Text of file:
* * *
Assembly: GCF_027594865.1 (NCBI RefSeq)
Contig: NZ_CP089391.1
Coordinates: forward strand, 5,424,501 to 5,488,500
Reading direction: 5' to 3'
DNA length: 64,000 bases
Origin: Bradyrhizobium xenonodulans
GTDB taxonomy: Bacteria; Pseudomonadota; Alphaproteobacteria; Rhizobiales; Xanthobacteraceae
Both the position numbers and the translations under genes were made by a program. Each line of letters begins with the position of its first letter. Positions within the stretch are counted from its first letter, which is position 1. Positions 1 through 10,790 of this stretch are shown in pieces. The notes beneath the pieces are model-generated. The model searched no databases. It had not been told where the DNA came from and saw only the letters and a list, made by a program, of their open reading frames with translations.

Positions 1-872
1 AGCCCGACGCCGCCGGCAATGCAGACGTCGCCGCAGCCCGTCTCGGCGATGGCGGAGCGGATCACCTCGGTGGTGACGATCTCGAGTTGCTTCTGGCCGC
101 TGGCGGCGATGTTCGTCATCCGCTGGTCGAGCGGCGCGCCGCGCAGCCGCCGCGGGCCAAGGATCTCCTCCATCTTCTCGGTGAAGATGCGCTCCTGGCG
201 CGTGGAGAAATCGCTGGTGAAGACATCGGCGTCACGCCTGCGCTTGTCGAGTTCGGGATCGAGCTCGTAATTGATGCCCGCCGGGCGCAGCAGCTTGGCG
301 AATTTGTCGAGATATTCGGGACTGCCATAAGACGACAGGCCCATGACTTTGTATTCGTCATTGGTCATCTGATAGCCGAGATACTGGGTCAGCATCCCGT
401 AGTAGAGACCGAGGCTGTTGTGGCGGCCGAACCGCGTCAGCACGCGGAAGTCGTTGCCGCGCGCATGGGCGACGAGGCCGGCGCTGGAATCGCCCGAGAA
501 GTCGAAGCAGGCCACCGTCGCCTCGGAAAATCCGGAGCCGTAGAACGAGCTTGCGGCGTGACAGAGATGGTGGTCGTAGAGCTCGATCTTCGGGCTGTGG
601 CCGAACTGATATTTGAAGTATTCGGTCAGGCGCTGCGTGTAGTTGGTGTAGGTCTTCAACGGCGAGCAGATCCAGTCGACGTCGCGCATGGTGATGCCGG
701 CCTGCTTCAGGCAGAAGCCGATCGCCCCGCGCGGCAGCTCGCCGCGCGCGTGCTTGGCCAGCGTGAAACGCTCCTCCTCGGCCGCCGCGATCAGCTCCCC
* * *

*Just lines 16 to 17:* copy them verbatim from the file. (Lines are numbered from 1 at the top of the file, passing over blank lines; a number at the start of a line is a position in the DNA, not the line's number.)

601 CCGAACTGATATTTGAAGTATTCGGTCAGGCGCTGCGTGTAGTTGGTGTAGGTCTTCAACGGCGAGCAGATCCAGTCGACGTCGCGCATGGTGATGCCGG
701 CCTGCTTCAGGCAGAAGCCGATCGCCCCGCGCGGCAGCTCGCCGCGCGCGTGCTTGGCCAGCGTGAAACGCTCCTCCTCGGCCGCCGCGATCAGCTCCCC